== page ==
Marquez gets the better of Pacquiao in this round, but Pacquiao roars back in the final minute, and the round ends with both fighters bloodied and exchanging power punches.
And here's the aforementioned Round 1 of Angulo-Kirkland, which Grantland covered exhaustively earlier this week. (Note: Since this fight was so recent, it's still difficult to find high quality YouTube videos of the first round. Please enjoy this black-and-white version.)
And, since it's just fun to watch three-minute bursts of intense pugilism, here are some of the other great rounds in modern boxing history:
I knew Jalen before he asked me to do this pod with him but I did not know how much he knew. You can talk football, baseball, basketball, Kardashian, and Pacquiao with him and he is an expert on all aspects. Okay, maybe not Kardashian but I guess that is what I am there for.
One sport that I had no idea Jalen was so well versed on is boxing. He was very knowledgeable and interested in the Manny Pacquiao Juan Manuel Marquez fight. I was very knowledgeable and interested in the Lenny Dykstra/Jose Canseco “fight”. Jalen will also casually break out a story every podcast that will make your jaw drop. This week he recounts the time that Shaquille O’Neal mushed Kobe during a five on five game. He wasn’t there but he has “100,000 credible sources” that corroborate the story.
We also touched on Ndamukong Suh's meeting with Goodell, pleaded for Peyton Manning to stay on the sideline, were dragged into talking Tim Tebow and Kim Kardashian (apologize in advance) and covered the cricket scandal, you won’t get in depth cricket coverage on Mike and Mike.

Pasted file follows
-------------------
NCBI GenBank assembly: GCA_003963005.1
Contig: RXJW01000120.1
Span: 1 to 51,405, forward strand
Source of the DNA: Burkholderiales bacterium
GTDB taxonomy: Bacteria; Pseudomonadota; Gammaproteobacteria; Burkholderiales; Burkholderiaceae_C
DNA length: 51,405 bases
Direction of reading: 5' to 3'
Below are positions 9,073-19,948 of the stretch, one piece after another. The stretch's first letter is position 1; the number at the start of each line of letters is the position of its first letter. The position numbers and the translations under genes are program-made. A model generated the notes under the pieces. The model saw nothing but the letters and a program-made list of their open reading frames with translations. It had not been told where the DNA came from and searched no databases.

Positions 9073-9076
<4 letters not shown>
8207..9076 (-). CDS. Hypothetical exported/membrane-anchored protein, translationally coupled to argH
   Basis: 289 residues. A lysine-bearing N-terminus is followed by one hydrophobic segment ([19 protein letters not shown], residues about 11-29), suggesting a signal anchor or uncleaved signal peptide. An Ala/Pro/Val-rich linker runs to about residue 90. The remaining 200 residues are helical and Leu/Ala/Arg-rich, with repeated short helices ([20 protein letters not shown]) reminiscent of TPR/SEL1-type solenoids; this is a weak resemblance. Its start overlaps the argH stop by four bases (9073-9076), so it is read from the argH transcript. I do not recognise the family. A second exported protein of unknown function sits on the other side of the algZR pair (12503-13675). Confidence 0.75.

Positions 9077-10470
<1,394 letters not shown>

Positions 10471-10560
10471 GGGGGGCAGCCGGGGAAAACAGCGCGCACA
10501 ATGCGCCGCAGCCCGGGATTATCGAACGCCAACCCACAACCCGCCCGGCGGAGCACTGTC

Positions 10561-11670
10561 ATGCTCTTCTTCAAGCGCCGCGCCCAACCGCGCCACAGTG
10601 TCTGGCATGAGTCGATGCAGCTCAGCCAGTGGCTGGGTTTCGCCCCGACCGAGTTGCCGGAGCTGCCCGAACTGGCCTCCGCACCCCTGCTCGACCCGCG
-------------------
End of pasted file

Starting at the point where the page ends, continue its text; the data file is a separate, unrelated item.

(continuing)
Enjoy the Jalen Rose pod, they honestly get better every week.
The two most marketable boxers in the world are also the two best boxers in the world. If that were the end of the statement, it would mean that we’re living through a rare moment in boxing history. But that’s not the end of the statement. These two boxers, who are a tier above whoever is no. 3 at the box office and whoever is no. 3 on the pound-for-pound list, have one more thing in common: They compete in the same weight class. This is beyond rare. This is, arguably, unprecedented.
But there’s a problem: Manny Pacquiao and Floyd Mayweather aren’t fighting each other. Mayweather is taking on Victor Ortiz this Saturday night. In November, Pacquiao is set to face Juan Manuel Marquez for a third time. They’re both decent fights. Unfortunately, if our two protagonists win — and they’re expected to — it won’t make them any more likely to meet in ring.
And if the two best and most bankable boxers alive should somehow never face each other, it would be the greatest failure for the capitalistic boxing business.